As many people know already, Microsoft has decided to rebuild its Windows browser using Chromium, the same engine that powers Google Chrome.
And while the transition from EdgeHTML leaves many disappointed, including Mozilla, switching to Chromium was something which allowed Microsoft to show Edge into a cross-platform browser expanding past the realm of Windows.
So right now, Edge is available on Windows 7, Windows 8, Windows 8.1, Windows 10, and macOS, and a Linux version can also be within the works. Technically, anyone running one of these os’s can download the browser manually and install it on their devices.
On Windows 10, however, things are a little bit different.
The new Edge replaces the old Edge because the default browser on Windows 10. Therefore, Microsoft does allow users to manually install the browser, but at the same time, additionally, it pushes it via Windows Update to people who don’t do it.
While for many this is considered a forced update, it’s not, and that i explained why at length in this article. Basically, so long as Microsoft provides users using the necessary way to block this update, it truly can’t be described as a forced update.
But however, Microsoft is going a bit too much with its aggressive marketing push that’s designed to convince users to try out the new Edge browser.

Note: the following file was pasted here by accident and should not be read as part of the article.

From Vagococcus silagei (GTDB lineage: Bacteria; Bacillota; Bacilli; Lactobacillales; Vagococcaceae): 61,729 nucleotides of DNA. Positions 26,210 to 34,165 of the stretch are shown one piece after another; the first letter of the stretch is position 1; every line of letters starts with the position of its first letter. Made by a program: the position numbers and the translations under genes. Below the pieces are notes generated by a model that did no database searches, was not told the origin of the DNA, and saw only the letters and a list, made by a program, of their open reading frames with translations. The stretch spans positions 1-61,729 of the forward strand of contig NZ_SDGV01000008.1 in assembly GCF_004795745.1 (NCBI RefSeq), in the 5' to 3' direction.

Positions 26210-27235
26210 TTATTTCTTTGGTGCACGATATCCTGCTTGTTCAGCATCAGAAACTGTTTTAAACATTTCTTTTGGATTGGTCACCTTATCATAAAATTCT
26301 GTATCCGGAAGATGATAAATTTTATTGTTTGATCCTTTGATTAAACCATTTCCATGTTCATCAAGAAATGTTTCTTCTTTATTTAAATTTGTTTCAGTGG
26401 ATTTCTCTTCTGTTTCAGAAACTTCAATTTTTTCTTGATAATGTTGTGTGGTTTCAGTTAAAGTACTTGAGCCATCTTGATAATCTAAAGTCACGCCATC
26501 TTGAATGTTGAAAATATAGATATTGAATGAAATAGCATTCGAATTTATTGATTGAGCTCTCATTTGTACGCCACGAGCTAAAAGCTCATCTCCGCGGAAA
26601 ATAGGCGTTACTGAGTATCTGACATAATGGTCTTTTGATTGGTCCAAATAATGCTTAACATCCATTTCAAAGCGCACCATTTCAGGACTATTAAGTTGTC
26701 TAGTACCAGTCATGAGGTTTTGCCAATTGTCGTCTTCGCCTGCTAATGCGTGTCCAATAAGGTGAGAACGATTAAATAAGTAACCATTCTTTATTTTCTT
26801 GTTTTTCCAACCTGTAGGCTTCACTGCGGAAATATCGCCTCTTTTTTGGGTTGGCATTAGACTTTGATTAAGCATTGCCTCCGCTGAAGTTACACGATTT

First and foremost, there are ads in the Start menu. While Microsoft calls them “suggestions” or “recommendations,” some users are provided having a message within the Start menu that prompts them to give the new Edge a go.
“Still using Firefox? Microsoft Edge is here,” this message reads.
Then, it’s an identical effort triggered when looking for Chrome or Firefox in Windows 10. At these times, Windows 10 does display the expected result, but in addition towards the said browsers, it also shows a “Recommended” entry that points to the new Microsoft Edge browser. This really is obviously an attempt to influence users from rival browsers and push more and more people towards the new Edge.
Microsoft is moving past the realm of Windows to convince individuals to install Edge. Bing, for example, uses its search results page for the same thing, which time, it’s getting a tiny bit ridiculous, as no less than three different “recommendations” are displayed when searching for another browser.
One of these, which will come by means of a banner at the end of the screen, looks a lot more like adware, and Microsoft itself has promised to check out the whole thing for a cleaner experience.
Another two get down to a “Promote by Microsoft” result that turns up at the top of the results along with a smaller link within the top right corner called “Get the new Microsoft Edge.” Having a simple mouse hover (not a click!), this link launches a popup that reads “The new Microsoft Edge was created to bring you the best of the net.” Clicking yes in this screen gets users to the Edge download page.
While at this time nobody knows for sure if the aggressive strategy works, there’s a chance that it backfires too. Many users seem to be rather angry using the company continuously insisting for that new browser, so some wind up blocking the brand new Advantage on Windows 10 entirely.
What’s even more odd is that some of these “recommendations” show up even for users who’re already running Microsoft Edge. Which means this unexpectedly-aggressive push keeps happening whether you surrender or otherwise. And without a doubt, Microsoft must stop this madness at this time.